Friday, July 19, 2024

Park 77 2024 Update – What Happened After Bar Rescue

Park 77 Before Bar Rescue

In 2011, electrician Tano Basso decided to follow the family business and purchased a bar of his own. His older brother Wayne helped with the funding, and his nephews Angelo and Tommy became co-owners with a 25% share each.

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Tommy, Tano, Angelo, and Wayne Basso

Park 77 enjoyed a period of success during its heyday, partly because it was situated near San Francisco University. However, Tommy and Tano were too occupied with their own businesses, hence the bar was left in the hands of Angelo. The man they entrusted Park 77 with was not only inexperienced, but was also immature and drank a lot while on shift.

Angelo’s uncontrollable behavior earned him the ire of Tommy and Tano, and the two wanted to get rid of the young co-owner. Wayne, however, was protective of his son and suggested that the others talk to the young one with respect. With the bar burdened in debt, and a co-owner who needs babysitting, Tano had no other choice but to call for Jon Taffer and Bar Rescue for help.

Park 77 on Bar Rescue

From the outside, Park 77 featured an unattractive sign that looked like it was a child’s scribbling. The bar also had an unused patio that could’ve brought in much-needed income had it been utilized. According to expert mixologist Russell Davis, a pornographic video was shot in Park 77 while there were customers in the bar, and it was confirmed by Taffer after a quick search on his tablet. The couch used during the shooting of the adult film was still in the bar, and people still sit on it.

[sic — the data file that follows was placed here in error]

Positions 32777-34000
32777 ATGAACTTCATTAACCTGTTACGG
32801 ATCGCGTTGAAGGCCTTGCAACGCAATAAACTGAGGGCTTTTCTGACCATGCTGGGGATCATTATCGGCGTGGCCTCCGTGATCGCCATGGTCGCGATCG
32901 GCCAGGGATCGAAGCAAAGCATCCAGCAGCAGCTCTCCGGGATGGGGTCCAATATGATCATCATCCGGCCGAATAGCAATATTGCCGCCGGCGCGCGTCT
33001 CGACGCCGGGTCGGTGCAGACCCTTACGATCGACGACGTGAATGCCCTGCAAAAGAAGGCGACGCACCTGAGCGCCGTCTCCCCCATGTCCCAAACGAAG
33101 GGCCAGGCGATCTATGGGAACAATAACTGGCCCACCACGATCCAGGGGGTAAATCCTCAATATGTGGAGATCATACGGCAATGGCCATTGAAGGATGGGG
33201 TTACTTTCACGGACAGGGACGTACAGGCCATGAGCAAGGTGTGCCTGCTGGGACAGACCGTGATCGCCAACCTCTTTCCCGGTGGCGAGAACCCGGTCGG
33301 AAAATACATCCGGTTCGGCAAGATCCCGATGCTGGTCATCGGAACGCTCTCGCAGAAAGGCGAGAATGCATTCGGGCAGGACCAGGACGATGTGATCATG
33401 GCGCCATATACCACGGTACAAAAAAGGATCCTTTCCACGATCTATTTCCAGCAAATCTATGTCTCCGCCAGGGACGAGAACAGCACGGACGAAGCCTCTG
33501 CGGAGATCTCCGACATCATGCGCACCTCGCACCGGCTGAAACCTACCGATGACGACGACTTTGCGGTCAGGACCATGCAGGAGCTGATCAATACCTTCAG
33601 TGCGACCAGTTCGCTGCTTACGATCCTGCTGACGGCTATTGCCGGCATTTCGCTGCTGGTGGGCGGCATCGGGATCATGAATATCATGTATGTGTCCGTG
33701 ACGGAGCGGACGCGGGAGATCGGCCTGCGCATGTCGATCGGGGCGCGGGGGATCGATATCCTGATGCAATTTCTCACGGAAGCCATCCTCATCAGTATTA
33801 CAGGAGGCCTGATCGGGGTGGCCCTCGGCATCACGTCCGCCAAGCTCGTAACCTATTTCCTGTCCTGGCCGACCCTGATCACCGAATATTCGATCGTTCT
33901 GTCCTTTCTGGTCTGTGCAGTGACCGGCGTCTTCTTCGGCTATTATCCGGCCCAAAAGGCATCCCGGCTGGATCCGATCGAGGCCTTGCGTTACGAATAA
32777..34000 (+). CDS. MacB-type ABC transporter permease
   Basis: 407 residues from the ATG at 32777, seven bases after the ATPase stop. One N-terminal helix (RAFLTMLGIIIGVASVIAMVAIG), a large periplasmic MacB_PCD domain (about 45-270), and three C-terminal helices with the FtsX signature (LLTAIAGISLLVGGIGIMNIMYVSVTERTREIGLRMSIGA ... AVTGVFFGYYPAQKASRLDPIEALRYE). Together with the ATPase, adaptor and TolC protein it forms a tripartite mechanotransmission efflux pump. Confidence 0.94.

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The old exterior

Taffer’s spies entered Park 77 and were served poorly-made Mai Tai. Angelo was in the premises, drinking and giving away shots to virtually everyone in the bar. Tommy and Tano were also around but they didn’t even lift a finger to stop the uncontrollable co-owner. The Bar Rescue host then went inside Park 77 and revealed the true history behind the brown couch to the patrons. The bombed out Angelo defended his ways and even justified the reason why he let people film porn in the bar. Taffer was even more incensed when the three Bassos refused to do anything to reprimand Angelo.

The next day Taffer returned to Park 77 and revealed Angelo’s irresponsibility to Wayne. He also revealed the bar’s losses of $7,500 in a matter of three days. Angelo promised to change his ways and even challenged Taffer to test him as nobody believed in him. Afterwards, Davis taught the bartenders how to properly create a Mai Tai in preparation for the stress test. Angelo was assigned as the general manager for this night, and Taffer prohibited the other co-owners from giving him a helping hand.

During the stress test Angelo and the bartenders were swamped by a huge volume of customers. The staff also failed to ring transactions for almost every drink they made. Outside, the patio was lifeless thanks to the lack of décor and energy. The lack of a system ensured that nobody worked on the floor to collect money or used glassware as every employee was too focused behind the bar. Seeing that Angelo was a hopeless manager, Taffer straight up told the three co-owners that they need someone who could actually run Park 77.